PLAYERS  120                                                                                                    TEAMS 8


To many readers of the PIONEER of AYSO STORY, it must become a realistic evaluation that the first three years of AYSO, the seasons of 1964-65, 1965-66, and 1966-67, established the growth foundation to locate the path of Americanization and with the freedom of implementing “rules and regulations,” not only of organization with an eye to fair competitive play but also a wide-open eye to growth.
In the 1966-67 AYSO season, the lessons learned from the challenging times of the previous two seasons, the players were divided into two age groups, (12 to 15, and 9 to 11) and the addition of two more teams (Cougars and Mustangs) resulted in the City of Torrance leading the way for growth in the South Bay area. Not only did competition become more fair with a closer age grouping, but youth from all over the South Bay Area (from Inglewood/Westchester north to San Pedro/Miraleste south, and Manhattan Beach west to Carson east, news of AYSO, especially in the South Bay Daily Breeze newspaper located in West Torrance, became fully aware of the weekend youth soccer games in Torrance. Interest by the parents of this “EVERYONE PLAYS” athletic youth sports contest was buzzing and the two fields of play in Torrance (Jefferson Elementary School and Alpine Village) became the site for many fans.

AYSO growth in the City of Torrance was now truly on solid ground and it was a matter of persistence for the AYSO Torrance leadership to continue the course of innovation that would continue the fair play with the upcoming growth. Two age groups was definitely a prime move and the number of younger children watching at the sidelines was heartening but most importantly, the parental desires by the father and mother of their sons playing must be extended to their younger brothers and parents volunteered in greater numbers. Volunteers, in large numbers, with a minimum player registration fee for families elevated the interest in AYSO soccer.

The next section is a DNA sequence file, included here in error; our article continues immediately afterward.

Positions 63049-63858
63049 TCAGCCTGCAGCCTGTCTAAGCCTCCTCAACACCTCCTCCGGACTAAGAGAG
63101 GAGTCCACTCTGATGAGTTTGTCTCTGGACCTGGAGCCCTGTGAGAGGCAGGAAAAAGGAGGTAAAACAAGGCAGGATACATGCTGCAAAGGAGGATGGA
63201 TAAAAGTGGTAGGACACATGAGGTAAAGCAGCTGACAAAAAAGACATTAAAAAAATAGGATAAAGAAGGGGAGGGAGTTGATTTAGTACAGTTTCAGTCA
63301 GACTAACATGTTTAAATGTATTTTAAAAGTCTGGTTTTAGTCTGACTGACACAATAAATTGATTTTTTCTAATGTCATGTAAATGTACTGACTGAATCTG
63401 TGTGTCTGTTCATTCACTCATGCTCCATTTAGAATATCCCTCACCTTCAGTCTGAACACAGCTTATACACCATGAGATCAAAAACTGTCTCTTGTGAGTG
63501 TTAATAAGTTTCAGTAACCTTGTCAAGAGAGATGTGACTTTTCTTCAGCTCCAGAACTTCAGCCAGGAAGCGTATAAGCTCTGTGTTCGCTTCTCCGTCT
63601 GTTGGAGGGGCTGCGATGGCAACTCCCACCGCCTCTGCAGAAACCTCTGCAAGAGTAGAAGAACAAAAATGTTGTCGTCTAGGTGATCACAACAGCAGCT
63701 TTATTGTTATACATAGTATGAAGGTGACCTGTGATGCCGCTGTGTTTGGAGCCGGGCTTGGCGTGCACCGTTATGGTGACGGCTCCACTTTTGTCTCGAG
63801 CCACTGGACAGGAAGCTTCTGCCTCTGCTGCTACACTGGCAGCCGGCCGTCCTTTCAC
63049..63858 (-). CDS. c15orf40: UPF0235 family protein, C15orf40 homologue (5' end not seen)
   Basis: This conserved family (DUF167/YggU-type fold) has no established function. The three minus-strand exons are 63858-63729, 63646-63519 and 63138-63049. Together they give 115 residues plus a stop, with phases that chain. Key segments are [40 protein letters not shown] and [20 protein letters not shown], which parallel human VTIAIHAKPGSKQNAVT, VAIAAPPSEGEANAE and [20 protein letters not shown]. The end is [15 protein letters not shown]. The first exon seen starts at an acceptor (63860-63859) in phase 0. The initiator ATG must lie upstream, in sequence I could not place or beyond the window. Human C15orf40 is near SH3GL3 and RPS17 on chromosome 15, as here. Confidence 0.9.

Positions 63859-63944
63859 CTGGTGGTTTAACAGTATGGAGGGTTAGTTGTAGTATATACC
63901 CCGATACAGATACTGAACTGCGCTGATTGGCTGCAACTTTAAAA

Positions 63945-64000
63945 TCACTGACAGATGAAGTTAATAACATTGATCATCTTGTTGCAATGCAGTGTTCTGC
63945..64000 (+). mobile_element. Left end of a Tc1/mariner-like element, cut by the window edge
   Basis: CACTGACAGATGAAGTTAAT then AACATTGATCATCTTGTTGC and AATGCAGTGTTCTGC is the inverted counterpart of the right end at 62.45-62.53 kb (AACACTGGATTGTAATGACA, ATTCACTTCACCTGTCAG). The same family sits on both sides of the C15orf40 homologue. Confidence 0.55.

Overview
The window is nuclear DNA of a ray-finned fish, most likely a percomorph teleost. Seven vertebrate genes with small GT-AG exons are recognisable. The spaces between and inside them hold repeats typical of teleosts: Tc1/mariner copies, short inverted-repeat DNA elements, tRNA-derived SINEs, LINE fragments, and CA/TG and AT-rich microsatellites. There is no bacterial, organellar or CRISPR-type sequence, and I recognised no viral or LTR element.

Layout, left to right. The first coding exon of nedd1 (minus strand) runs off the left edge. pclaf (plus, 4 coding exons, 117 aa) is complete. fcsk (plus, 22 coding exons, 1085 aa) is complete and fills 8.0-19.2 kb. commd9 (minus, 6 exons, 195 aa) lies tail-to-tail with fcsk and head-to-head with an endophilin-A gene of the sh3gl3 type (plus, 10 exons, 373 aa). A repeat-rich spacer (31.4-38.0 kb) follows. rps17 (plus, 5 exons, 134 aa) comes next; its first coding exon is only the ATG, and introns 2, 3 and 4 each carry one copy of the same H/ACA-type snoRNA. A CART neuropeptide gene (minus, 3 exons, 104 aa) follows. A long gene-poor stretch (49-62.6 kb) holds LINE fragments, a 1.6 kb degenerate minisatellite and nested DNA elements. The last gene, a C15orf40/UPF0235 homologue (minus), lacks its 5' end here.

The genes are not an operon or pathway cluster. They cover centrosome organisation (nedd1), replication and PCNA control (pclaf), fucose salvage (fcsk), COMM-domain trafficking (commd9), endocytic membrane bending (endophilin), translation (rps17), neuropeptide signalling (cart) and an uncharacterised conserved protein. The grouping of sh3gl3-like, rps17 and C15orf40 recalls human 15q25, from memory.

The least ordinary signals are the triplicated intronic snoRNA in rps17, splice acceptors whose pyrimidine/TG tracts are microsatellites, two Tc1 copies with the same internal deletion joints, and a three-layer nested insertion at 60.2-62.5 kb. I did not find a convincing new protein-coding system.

The philosophies of AYSO were being formulated while the foundation of solidarity amongst the Cities of the South Bay created an all-encapsulating adventure into quantum leaps of growth that required a temporary change of region names from Torrance to the South Bay region. The upcoming fourth year in the South Bay region was to be altered forever by the introduction of Division III, ages 7 to 9, and AYSO growth would flourish beyond the dreams of the founding pioneers.          

AYSO in Torrance recognized the departure of Steve Erdos from the Culver City region and the self-termination of Culver City (for one year) and the lesson learned was to grow by the addition of other regions. In the Pioneer of AYSO story, the rules and regulations of AYSO were followed carefully and the experience of the five founders in their journeys before AYSO was to serve. The growth of AYSO was not only founded in the efforts of the  parents of the players but also in the joy of the players who treasured their individual and team play on the field of play. 
Despite the complications that challenged the management of AYSO in this challenging third year of AYSO, the leadership of Bill Hughes and Hans Stierle was complimented by the rise of many leaders outside of the City of Torrance who brought their uniqueness of their regional operations. The STORY of these Pioneers of AYSO will be told in this web site and like all good things, time is required to continue this never-ending task. Many of the early Pioneers are no longer with us but their introduction of Division III, 7-9 year olds,in the upcoming fourth year of AYSO is the result of their ability to provide the leadership that would bring joy to millions of American Youth.